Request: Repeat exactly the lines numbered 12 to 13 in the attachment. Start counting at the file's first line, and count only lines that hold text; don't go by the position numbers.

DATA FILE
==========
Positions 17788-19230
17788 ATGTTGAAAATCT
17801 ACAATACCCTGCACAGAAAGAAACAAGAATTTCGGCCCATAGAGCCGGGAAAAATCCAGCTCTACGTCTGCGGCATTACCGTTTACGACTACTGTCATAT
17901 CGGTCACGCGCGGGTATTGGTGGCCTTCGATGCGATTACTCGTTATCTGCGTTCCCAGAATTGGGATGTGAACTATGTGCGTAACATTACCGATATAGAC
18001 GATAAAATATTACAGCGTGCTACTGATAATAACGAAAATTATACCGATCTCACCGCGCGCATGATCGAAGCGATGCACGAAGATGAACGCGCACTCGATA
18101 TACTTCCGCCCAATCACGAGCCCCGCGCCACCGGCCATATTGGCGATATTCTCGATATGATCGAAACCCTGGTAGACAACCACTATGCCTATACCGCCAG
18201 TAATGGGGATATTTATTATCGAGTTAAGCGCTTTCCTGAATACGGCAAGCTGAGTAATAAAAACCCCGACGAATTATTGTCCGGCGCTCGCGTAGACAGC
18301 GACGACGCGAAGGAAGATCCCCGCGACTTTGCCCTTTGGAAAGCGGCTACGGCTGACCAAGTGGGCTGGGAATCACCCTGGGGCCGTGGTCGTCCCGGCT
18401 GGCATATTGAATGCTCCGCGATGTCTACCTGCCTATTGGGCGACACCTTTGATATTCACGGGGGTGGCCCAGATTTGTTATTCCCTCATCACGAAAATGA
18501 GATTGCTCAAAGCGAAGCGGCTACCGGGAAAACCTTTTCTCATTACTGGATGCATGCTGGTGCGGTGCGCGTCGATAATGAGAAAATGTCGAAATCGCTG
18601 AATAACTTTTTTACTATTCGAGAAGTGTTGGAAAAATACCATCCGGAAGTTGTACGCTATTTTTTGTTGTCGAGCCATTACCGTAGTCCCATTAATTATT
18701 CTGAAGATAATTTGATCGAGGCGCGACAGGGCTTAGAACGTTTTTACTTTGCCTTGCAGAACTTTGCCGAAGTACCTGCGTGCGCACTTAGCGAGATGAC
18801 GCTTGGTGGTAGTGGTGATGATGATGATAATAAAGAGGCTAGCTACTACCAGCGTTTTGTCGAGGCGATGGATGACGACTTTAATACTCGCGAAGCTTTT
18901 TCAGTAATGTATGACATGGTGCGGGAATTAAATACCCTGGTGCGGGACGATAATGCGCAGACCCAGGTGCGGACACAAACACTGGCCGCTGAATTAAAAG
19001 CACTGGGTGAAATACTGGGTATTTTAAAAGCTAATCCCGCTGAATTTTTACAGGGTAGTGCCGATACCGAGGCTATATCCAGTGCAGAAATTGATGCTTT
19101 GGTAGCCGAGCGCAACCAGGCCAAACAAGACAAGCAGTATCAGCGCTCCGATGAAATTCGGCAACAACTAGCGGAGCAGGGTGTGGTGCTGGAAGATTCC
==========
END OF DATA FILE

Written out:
18701 CTGAAGATAATTTGATCGAGGCGCGACAGGGCTTAGAACGTTTTTACTTTGCCTTGCAGAACTTTGCCGAAGTACCTGCGTGCGCACTTAGCGAGATGAC
18801 GCTTGGTGGTAGTGGTGATGATGATGATAATAAAGAGGCTAGCTACTACCAGCGTTTTGTCGAGGCGATGGATGACGACTTTAATACTCGCGAAGCTTTT